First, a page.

Nike’s Angela Dong on Shanghai’s Lockdown & How Generation Alpha Is Taking Sport in China to a Whole New Level 

In our May “Women in Power” issue, six of Nike’s trailblazing execs at the center of the brand’s ambitious strategy sat down with FN for exclusive interviews to discuss their unique career paths, Nike’s 50th anniversary and lighting the path for the next generation. 

To understand Nike’s potential in China, Angela Dong offers this astounding stat: More than 200 million members of Generation Alpha — that is, kids who have been born since 2010 — participate in sports on a daily basis in the massive market.

“Young people are more active than ever,” said the VP/GM of Greater China. “More and more of them are embracing sports as a lifestyle. We’re really excited to see large momentum around health and fitness, especially after the pandemic outbreak. Greater China has a significant runway.”

The executive is firmly focused on the future, even as lockdowns in Shanghai and other key areas once again put the country at the center of COVID challenges.

Nike has acknowledged that its business forecast for fiscal Q4 continues to be dynamic. A small number of stores in Shanghai, Suzhou and Xi’an remain closed — and across the rest of China, the company is focusing on driving conversion rather than traffic in-store.

Online, the team is fueling activity through experiences, content and livestreams on its e-commerce platforms — all elements of its 2020 pandemic playbook for the entire company.

For Dong, the biggest priority is her team. “We’re putting our employees at the center of everything we do, just like we did in 2020,” she said.  During a time when most activity in Shanghai has come to a halt, Nike has delivered three care packages to each employee based in Shanghai — including office and retail staff — since the new lockdowns were implemented. “That shows the power of our logistics and operations, and demonstrated how much we are committed to caring for our teams,” said Dong, who got her start at Procter & Gamble before arriving at Nike in 2005.

Of her early career, Dong recalled, “It was an incredible learning experience at the top multinational company. In that role, I grew from a student to a professional manager. It not only provided me with a global perspective and holistic view of business, but also helped me to learn how to work and collaborate with people from a variety of cultures and backgrounds.”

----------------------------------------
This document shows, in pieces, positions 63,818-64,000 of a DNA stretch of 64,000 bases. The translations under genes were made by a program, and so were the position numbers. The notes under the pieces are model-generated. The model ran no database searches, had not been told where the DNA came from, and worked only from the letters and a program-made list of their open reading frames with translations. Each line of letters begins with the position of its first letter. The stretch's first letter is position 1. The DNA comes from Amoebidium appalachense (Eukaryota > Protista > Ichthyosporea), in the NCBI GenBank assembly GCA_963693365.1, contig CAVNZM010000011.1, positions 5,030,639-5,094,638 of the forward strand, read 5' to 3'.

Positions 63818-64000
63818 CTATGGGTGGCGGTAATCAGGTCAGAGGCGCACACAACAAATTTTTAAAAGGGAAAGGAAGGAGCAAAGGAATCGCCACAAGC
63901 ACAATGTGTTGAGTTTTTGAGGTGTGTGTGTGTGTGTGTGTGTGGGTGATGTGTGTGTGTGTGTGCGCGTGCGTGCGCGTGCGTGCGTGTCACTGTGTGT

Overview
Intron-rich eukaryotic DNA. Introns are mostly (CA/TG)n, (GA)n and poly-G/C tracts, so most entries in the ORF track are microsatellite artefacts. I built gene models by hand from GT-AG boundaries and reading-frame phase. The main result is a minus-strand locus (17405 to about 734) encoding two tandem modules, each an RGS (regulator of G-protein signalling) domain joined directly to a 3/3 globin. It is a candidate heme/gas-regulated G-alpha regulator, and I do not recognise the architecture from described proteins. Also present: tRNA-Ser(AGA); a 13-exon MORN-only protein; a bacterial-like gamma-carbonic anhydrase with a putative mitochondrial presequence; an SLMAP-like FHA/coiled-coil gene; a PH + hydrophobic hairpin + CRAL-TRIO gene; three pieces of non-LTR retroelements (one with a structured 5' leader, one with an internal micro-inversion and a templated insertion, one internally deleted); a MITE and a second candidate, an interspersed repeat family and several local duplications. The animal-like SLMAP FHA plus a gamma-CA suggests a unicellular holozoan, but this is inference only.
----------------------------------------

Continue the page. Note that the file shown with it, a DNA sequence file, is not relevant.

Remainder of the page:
Like Proctor & Gamble, Nike has a long history in the market. And China is critical to the long-term growth strategy.

But it hasn’t been an easy road: In addition to pandemic-related challenges and supply chain woes, Nike (and several other major brands, from H&M to Adidas) faced backlash in China last year over their stance against using Xinjiang cotton due to alleged forced labor in the region.

Still, the market is showing signs of recovery: Greater China delivered $2 billion in revenue in Q3 alone. Though that was an 8% decrease from year-ago results on a currency-neutral basis, it was better than analysts predicted and gave them confidence that the tide has started to turn.

Through all the ups and downs, Dong has been a consistent innovator.

“Since we opened in 1981, our relationship with our communities has been unbreakable. But we’re not taking that for granted. We know we need a more disruptive set of strategies,” she said.

That starts with forging strong ties with the youth population that will be key to Nike’s future success.  “I personally always feel inspired working with Gen Z and younger people. They cherish diversity and inclusiveness. They pride themselves on being their authentic selves. They’re bold, they’re eager to do more and they always want to try something new,” Dong said.

Case in point: Street dance is the fastest-growing sport for Gen Z, according to Dong. There are now 10,000 registered street dance studios in greater China, and 20 billion people watched Season 3 of the reality show “Street Dance of China” in October 2020. “This generation will continuously expand the definition of sport,” she said.

With that in mind, the executive said that delivering locally relevant product is a key way to reach younger generations. “They are global citizens, but they are also proud of their heritage and communities,” Dong said. Nike also is connecting with its Chinese consumers through its Nike Membership Program on Alibaba’s Tmall platform. For example, during the Singles Day shopping period last November, Nike added 13 million new members, and was once again the top sports brand on the platform.

Outside of that powerful partnership, the team also is fueling growth through the Nike app and SNKRS. “Our consumers are engaged through social platforms, livestreams, e-commerce and digitally-enabled stores,” Dong said. “They demand the connected experience.”

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